an infamous labor battle of the early 1900s sparked this album of satirical brass band songs!

Article Contributed by HearthMusic | Published on Tuesday, March 5, 2024

Coming May 3, 2024, this new album coming from anarcho labels PM Press and Free Dirt Records resurrects the lost history of the Wobblies' labor battles during the Spokane Free Speech fights of 1909. Surrounded by strike-busting Salvation Army bands paid for by the bosses, the International Workers of the World nicknamed them "Starvation Army" bands and fought back with their own IWW Brass Band. Lampooning and satirizing the religious imagery and jingoism of the scabs in the Salvation Army, the IWW Brass Band's songs would set the template for using folk song as a form of protest. This forgotten history has uncomfortable parables with today's modern world, and much to say about the power of creative protest.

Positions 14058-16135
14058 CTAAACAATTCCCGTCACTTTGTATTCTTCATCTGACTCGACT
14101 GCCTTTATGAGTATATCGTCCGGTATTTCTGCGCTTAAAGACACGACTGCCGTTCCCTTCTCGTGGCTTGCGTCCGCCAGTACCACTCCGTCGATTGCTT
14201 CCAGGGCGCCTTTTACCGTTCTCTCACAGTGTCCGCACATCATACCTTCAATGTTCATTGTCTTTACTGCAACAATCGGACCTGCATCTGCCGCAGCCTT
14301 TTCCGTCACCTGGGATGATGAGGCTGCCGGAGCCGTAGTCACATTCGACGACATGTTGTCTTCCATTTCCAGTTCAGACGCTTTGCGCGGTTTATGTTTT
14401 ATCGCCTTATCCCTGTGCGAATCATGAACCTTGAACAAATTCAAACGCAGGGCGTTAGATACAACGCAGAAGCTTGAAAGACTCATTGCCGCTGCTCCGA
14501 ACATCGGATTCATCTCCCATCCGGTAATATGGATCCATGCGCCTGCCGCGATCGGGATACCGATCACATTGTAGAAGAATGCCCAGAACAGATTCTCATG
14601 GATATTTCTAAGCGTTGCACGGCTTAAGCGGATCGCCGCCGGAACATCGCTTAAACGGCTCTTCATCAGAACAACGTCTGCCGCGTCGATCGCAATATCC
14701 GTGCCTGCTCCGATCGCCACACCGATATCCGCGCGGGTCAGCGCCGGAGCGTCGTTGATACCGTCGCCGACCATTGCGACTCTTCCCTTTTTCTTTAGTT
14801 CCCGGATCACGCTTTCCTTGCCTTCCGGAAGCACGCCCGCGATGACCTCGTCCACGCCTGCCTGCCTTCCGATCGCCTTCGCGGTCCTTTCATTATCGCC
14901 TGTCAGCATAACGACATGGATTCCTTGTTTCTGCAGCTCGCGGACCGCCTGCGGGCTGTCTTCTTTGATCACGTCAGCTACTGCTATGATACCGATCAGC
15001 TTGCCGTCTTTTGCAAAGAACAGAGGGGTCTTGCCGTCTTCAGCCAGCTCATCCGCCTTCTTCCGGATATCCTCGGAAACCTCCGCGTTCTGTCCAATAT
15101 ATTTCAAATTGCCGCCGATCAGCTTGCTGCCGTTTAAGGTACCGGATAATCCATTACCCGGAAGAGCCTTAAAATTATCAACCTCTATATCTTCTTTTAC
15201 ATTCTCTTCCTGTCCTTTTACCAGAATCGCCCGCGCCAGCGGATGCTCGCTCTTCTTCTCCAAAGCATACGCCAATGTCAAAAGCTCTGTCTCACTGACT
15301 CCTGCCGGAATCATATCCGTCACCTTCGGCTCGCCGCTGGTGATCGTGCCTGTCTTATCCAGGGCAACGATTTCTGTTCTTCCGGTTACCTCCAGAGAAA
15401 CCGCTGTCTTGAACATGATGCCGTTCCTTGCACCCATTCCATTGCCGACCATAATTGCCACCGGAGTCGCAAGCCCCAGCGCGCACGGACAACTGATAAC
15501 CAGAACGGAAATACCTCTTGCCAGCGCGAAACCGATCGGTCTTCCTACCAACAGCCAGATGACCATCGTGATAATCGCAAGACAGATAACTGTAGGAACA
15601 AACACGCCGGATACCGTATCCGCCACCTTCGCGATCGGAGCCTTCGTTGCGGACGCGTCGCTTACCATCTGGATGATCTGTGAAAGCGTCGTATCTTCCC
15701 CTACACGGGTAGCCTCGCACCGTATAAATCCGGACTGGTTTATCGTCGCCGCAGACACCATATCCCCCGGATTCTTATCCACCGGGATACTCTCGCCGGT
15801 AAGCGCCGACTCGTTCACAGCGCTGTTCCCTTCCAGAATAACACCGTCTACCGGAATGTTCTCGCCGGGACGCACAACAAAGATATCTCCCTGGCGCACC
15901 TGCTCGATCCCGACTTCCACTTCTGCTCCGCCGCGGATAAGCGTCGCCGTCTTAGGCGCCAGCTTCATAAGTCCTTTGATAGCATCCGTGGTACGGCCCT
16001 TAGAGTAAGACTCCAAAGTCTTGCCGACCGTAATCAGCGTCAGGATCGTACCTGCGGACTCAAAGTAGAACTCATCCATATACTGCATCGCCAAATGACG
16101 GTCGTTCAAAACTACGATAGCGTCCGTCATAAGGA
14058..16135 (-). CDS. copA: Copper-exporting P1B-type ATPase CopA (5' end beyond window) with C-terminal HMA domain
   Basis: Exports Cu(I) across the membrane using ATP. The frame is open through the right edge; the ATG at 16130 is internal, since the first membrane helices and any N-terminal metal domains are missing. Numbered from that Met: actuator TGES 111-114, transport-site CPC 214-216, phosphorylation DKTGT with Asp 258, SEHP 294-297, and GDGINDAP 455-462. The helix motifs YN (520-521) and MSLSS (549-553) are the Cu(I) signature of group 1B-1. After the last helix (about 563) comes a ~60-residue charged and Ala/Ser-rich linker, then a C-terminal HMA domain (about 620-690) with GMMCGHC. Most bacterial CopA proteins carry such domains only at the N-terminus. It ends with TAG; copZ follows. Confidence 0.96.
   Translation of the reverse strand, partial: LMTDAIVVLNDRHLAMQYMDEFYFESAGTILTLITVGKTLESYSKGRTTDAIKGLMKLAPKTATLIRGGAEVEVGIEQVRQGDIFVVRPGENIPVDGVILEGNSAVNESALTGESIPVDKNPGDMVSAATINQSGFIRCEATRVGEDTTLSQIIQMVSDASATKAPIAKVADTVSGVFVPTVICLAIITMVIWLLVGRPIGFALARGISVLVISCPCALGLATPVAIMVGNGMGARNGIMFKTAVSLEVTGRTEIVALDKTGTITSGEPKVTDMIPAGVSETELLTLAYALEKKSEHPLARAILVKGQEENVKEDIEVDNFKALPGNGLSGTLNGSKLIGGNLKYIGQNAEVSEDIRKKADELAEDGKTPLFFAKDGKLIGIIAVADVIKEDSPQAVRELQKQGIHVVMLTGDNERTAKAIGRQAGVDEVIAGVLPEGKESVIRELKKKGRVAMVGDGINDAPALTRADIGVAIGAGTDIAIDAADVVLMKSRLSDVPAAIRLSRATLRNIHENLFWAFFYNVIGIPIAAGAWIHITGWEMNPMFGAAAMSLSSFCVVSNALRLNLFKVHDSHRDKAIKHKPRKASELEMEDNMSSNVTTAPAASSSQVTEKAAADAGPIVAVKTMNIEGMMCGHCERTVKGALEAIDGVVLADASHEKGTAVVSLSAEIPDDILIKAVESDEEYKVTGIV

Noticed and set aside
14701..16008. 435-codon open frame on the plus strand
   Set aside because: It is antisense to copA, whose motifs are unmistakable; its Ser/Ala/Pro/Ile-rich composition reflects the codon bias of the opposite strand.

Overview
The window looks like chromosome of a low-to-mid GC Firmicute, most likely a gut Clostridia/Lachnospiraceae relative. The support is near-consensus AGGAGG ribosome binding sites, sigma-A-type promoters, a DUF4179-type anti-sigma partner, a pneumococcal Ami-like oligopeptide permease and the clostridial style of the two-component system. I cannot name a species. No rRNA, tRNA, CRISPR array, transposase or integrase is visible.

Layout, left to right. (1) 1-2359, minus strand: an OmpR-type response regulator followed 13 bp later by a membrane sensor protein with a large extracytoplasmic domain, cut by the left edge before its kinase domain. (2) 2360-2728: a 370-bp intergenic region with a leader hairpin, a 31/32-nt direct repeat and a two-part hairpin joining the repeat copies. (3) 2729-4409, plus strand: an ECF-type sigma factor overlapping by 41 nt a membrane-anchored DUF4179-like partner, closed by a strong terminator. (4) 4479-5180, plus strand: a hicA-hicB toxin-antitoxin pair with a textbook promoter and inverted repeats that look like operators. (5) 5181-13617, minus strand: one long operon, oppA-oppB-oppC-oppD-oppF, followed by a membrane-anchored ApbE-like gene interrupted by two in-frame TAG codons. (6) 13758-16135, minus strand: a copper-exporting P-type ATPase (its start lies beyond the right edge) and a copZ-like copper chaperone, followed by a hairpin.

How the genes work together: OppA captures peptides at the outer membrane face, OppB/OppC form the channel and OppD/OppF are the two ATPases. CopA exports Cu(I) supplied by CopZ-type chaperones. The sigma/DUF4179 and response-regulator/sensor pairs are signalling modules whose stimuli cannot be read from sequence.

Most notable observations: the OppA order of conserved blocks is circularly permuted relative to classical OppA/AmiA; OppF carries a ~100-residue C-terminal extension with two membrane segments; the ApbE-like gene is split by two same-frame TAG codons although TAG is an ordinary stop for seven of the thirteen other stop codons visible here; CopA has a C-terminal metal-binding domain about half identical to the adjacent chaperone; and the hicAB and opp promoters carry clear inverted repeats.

There is still power in a union and its songs. Starvation Army: Band Music No. 1 - Songs of the IWW and the Salvation Army resurrects the IWW’s forgotten brass band repertoire. These songs helped the “Wobblies” prevail in the infamous Spokane Free Speech Fight of 1910, where protestors battled for the right to organize against bad pay and corrupt bosses. In response, the companies hired the local Salvation Army band (nicknamed “starvation” by the workers) to drown out their protests. Fighting back, J.H. Walsh’s IWW Brass Band waged sonic war with note-for-note parodies of these popular songs in a battle of the bands. Eventually the “Wobblies” won the public’s sympathy and helped overturn the ruling that made public protest illegal, in no small part through their music. This collection, performed by the Brass Band of Columbus together with New York Democratic Socialist choir Sing in Solidarity, features songs from the IWW’s Little Red Songbook, including those composed by the legendary Joe Hill, a surreal piece by the eclectic classical composer Charles Ives, as well as old Christian hymns paired with satirical lyrics. It’s a landmark revival of a forgotten thread of protest music and what conductor and project creator Chris David Westover-Muñoz says he hopes will renew the labor singing tradition.